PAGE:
A sad child.
- The definition of sad is bad behavior that should be condemned.
An example of sad is how you would describe the behavior of a man who treats his wife badly.
- Sad is defined as feeling upset or unhappy about something, often shown physically with a frown.
An example of sad is how a child looks when his parent goes away.
- having, expressing, or showing low spirits or sorrow; unhappy; mournful; sorrowful
- causing or characterized by dejection, melancholy, or sorrow
- dark or dull in color; drab
- Informal very bad; deplorable
- Dial. heavy or soggy: a sad cake
Origin of sadMiddle English ; from Old English sæd, sated, full, hence having feelings associated, association with satiety, akin to German satt, sated ; from Indo-European base an unverified form s?-, satisfied, sated from source Classical Latin satis, enough, Old Irish s?ith, satiety
- Showing, expressing, or feeling sorrow or unhappiness: a sad face.
- Causing sorrow or gloom; depressing: a sad movie; sad news.
- Deplorable or inadequate; sorry: a sad state of affairs; a sad excuse.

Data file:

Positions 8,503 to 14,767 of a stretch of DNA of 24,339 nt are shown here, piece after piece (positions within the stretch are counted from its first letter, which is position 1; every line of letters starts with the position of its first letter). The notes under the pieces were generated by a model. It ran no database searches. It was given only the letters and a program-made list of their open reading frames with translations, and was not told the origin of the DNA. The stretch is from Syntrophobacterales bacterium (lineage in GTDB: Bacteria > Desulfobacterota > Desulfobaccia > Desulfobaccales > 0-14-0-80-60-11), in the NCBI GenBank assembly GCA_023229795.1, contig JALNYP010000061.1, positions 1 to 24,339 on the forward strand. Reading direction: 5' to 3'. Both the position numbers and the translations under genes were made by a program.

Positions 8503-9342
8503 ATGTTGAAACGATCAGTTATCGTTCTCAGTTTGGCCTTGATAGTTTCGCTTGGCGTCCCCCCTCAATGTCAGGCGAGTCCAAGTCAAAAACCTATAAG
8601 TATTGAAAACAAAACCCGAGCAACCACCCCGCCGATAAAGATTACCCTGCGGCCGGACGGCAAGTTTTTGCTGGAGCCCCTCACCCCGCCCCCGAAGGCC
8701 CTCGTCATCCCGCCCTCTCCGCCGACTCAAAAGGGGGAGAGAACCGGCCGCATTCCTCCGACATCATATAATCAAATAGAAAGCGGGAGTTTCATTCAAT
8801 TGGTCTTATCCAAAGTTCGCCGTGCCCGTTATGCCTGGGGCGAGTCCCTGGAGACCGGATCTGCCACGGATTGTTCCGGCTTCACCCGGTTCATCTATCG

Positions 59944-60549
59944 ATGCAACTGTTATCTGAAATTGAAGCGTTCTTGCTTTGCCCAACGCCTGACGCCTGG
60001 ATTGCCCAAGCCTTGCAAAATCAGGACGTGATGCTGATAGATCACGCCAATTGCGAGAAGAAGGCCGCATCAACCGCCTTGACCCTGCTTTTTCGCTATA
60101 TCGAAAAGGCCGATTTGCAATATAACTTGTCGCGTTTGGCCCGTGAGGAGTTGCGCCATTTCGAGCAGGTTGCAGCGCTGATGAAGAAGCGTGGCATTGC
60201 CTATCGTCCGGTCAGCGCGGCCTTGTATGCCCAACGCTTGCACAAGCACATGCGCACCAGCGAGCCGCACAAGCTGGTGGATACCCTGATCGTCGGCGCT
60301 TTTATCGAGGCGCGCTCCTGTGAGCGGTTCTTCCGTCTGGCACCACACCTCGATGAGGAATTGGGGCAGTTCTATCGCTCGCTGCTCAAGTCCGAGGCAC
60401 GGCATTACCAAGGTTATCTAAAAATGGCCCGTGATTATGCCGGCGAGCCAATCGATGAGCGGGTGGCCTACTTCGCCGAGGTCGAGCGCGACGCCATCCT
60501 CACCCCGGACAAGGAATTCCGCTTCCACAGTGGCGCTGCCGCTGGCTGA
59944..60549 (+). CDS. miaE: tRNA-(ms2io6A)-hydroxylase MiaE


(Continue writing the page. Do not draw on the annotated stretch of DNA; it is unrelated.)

- Dark-hued; somber.
Origin of sadMiddle English, weary, sorrowful, from Old English sæd, sated, weary; see sā- in Indo-European roots.
(comparative sadder, superlative saddest)
- Francis Bacon
- ripe and sad courage
- Ld. Berners
- which treaty was wisely handled by sad and discrete counsel of both parties
- Of colours: dark, deep; later, sombre, dull.
- Feeling sorrow; sorrowful, mournful.
- She gets sad when he's away.
- Appearing sorrowful.
- The puppy had a sad little face.
- Causing sorrow; lamentable.
- It's a sad fact that most rapes go unreported.
- Poor in quality, bad; shameful, deplorable; later, regrettable, poor.
- That's the saddest-looking pickup truck I've ever seen.
- (slang) Unfashionable; socially inadequate or undesirable.
- I can't believe you use drugs; you're so sad!
- (dialect) Soggy (to refer to pastries).
- Chalky lands are naturally cold and sad.
From Middle English sad, from Old English sÃ¦d (“sated with, weary of, satiated, filled, full"), from Proto-Germanic *sadaz (“sated, satisfied"), from Proto-Indo-European *sehâ‚‚- (“to satiate, satisfy"). Cognate with West Frisian sÃªd, Dutch zat (“sated, drunk"), German satt (“well-fed, full"), Danish sat, Norwegian sad, Gothic ðƒðŒ°ðŒ¸ðƒ (saÃ¾s, “full, satisfied"), and through Indo-European, with Latin satur (“well-fed, sated"). Related to sate.